Correcting misconceptions

How Jamison Pest and Lawn cut cancellations in half through education.

Explain to customers spraying doesn’t solve everything.

Many customers think hiring a lawn care company like Jamison Pest and Lawn means never seeing another weed again. So if intruders return to the yard despite spraying, it’s time for an aggravated call to cancel the service.

Pat O’Bryan, who started the company in 2004 with Don Jamison, knew there was more to the story. Rather than accepting the 20 percent cancellation rate, which he found to be average in his market, he began tracking the reasons behind the calls – and revealed a trend he could fix.

“Most of the time, it wasn’t a treatment issue; it was a communication or education issue,” O’Bryan says. “When customers cancel, it usually has to do with weeds that we cannot preemerge for. Customers don’t understand that there is no preemerge in the world that will stop weeds like foxtail and dallisgrass, and they don’t understand what to expect in shaded areas.”

So O’Bryan followed up with cancelling customers to explain that preemergent treatments don’t stop certain weeds. But at that point, his explanation came a little too late.

“If you tell me you’ve got weeds in your yard and I come out there and say, ‘OK, here’s what’s going on,’ it sounds like excuse-making,” he says. “But if you call your shot on the front end, you look like a professional who knows exactly what’s going to happen.”

Even a well-manicured lawn has some imperfections.

Creating expectations.
About five years ago, Jamison Pest and Lawn launched an education effort to start correcting customer misconceptions and setting clear treatment expectations upfront. Now, every customer touch point is an opportunity for education, and it all starts at the initial sale.

“If we don’t take advantage on the front end while their interest level is high to educate them and build that relationship, then there’s really not anywhere else we’re going to be able to do it,” O’Bryan says. “Right now, on the initial sale, is about as interested as they’re going to get.”

O’Bryan – who sells most of the company’s accounts – makes initial appointments to walk each yard, pointing out which weeds can’t be pre-emerged as well as low spots or shady areas that pose other threats. Drawing on years of experience, he assesses the conditions and potential challenges of each yard, both in its current state and forecasting throughout the seasons.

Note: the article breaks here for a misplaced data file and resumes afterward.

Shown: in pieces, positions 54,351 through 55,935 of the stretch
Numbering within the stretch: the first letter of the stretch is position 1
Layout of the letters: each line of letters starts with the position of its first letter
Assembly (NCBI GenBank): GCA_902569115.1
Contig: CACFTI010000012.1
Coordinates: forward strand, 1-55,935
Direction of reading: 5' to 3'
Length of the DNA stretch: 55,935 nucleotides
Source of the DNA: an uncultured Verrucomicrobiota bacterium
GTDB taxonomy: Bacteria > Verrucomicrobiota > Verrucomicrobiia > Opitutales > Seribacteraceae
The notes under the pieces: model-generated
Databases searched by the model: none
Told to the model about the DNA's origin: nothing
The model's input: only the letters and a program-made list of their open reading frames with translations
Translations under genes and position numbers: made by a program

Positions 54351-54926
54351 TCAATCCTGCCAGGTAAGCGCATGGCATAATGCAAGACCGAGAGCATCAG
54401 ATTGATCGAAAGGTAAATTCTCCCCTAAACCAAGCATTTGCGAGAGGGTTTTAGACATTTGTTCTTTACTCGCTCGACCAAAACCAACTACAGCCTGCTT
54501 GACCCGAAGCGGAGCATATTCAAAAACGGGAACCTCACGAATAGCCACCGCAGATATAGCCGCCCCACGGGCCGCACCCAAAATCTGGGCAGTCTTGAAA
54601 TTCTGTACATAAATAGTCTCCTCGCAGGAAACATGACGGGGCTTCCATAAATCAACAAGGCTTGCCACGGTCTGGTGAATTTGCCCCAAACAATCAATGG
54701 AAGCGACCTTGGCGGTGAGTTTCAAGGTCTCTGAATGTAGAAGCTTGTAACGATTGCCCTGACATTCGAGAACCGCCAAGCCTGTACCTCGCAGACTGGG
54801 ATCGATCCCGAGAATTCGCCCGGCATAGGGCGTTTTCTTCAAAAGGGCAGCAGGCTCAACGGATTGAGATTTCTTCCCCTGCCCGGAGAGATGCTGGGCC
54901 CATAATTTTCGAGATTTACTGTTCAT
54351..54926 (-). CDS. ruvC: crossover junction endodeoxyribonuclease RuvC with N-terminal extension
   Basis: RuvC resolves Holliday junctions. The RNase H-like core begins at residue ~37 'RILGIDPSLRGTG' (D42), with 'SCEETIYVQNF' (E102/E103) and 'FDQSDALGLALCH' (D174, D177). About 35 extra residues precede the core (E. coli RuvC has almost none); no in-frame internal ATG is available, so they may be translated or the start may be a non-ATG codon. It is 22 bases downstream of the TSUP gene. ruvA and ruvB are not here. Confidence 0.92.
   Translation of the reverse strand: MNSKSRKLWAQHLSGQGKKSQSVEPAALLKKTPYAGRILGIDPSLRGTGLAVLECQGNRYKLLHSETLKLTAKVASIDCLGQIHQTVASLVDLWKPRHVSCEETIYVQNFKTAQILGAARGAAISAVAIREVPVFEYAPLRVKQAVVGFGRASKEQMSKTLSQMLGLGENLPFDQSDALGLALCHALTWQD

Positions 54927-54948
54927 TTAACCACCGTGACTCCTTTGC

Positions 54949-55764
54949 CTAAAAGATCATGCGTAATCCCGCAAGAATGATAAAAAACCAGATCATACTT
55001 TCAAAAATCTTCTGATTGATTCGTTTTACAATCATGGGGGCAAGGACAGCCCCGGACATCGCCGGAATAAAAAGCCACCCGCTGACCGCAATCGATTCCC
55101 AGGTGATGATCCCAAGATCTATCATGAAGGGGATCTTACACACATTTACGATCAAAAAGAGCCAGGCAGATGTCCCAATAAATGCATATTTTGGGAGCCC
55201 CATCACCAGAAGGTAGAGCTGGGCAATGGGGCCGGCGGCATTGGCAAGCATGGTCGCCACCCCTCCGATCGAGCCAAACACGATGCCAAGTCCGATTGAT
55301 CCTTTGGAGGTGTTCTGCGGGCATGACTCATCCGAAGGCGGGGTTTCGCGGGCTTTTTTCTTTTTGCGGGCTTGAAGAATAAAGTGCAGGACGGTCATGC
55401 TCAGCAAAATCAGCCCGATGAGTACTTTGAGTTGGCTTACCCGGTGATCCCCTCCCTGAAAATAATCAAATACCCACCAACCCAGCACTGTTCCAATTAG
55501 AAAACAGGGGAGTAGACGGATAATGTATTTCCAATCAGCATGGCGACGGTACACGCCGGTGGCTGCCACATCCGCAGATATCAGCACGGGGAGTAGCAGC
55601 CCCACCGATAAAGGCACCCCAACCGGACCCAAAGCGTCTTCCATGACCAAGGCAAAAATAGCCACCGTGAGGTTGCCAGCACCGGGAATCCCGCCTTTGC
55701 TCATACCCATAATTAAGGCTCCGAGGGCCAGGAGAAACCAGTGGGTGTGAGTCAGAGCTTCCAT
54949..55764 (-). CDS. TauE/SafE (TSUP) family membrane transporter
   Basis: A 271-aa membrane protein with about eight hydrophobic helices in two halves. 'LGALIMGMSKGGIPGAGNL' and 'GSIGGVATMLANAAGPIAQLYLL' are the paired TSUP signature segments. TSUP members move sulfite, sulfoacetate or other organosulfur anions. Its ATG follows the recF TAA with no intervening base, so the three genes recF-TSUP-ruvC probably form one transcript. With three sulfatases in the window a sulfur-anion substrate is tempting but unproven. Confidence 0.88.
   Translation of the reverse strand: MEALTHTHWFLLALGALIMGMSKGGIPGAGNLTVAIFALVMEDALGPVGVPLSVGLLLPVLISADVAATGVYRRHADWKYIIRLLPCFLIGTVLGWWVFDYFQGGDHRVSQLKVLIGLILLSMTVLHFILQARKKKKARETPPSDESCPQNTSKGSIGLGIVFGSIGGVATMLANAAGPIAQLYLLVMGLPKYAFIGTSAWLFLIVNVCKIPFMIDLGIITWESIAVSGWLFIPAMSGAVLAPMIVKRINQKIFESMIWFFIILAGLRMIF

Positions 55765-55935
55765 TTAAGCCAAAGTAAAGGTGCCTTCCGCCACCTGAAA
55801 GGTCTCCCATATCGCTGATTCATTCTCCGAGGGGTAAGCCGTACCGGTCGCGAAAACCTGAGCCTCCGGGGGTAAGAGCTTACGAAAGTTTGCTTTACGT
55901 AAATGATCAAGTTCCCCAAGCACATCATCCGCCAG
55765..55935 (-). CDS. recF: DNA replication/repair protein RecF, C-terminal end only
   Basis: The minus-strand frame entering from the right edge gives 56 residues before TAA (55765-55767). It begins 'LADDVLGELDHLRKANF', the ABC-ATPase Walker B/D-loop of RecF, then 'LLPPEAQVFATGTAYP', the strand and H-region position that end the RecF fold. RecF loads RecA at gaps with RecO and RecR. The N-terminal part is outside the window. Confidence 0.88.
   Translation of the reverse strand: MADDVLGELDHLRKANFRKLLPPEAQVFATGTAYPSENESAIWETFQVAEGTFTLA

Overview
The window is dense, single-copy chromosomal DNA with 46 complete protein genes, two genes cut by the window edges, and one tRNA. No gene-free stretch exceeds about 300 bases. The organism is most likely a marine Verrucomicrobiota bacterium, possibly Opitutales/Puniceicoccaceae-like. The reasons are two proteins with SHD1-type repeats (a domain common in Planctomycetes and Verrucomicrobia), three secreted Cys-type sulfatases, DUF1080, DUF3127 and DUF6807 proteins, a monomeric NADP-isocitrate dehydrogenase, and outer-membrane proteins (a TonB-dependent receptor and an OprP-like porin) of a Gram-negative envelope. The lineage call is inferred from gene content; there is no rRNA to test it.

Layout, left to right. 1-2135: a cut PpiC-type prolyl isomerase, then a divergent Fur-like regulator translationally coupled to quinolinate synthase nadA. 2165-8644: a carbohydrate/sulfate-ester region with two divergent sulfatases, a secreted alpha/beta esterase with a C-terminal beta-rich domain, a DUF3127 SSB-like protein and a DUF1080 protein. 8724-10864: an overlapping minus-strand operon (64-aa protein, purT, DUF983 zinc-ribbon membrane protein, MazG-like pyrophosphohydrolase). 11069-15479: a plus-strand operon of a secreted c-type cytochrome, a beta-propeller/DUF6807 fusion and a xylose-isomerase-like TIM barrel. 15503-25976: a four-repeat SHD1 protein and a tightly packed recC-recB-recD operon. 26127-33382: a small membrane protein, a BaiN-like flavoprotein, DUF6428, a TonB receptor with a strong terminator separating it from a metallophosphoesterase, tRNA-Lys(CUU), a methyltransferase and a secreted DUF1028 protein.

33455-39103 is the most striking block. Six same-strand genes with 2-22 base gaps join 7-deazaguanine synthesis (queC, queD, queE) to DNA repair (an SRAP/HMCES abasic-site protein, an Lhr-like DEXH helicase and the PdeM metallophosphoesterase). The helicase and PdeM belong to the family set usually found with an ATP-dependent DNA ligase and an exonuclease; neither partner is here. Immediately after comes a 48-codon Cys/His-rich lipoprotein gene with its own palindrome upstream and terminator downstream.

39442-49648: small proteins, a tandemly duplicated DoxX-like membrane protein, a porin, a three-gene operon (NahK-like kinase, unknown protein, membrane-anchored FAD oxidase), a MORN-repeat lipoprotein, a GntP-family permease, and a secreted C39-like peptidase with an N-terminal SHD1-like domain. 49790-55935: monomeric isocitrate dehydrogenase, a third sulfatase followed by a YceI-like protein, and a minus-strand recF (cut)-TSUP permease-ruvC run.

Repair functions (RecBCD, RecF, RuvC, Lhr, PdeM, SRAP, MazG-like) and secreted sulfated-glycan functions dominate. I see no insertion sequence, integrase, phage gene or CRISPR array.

Because that expertise only comes from experience, it’s difficult to train. With the company in its 10th year and education efforts in the fifth, O’Bryan is starting to share the critical responsibility with his service manager and sales director, who have both have the field experience necessary to educate customers.

“Certainly, the training is the most difficult part,” O’Bryan says. “The only way you understand all those factors that affect a yard is through thousands of yards. That education level is a tough thing to come by because there’s a lot of turnover, which is why I think a lot of companies shy away from this.”

Still, because every contact after that initial sale is an opportunity for continued education, O’Bryan trains his whole lawn care team on key talking points for seasonal service calls. With refresher courses at each step of their seven-application process, he sends them into the field equipped with the information about the most common questions and they’ll face.

“Every seven weeks when we change rounds, we have a meeting to talk about that round,” O’Bryan says. “We say, ‘What are we putting down, why are we putting it down, what are our goals, what are our common challenges, what will the customers be seeing?’ So when they’re starting out for that round, they know: Here’s what I need to be prepared to communicate with the customers about.”

Common courtesy.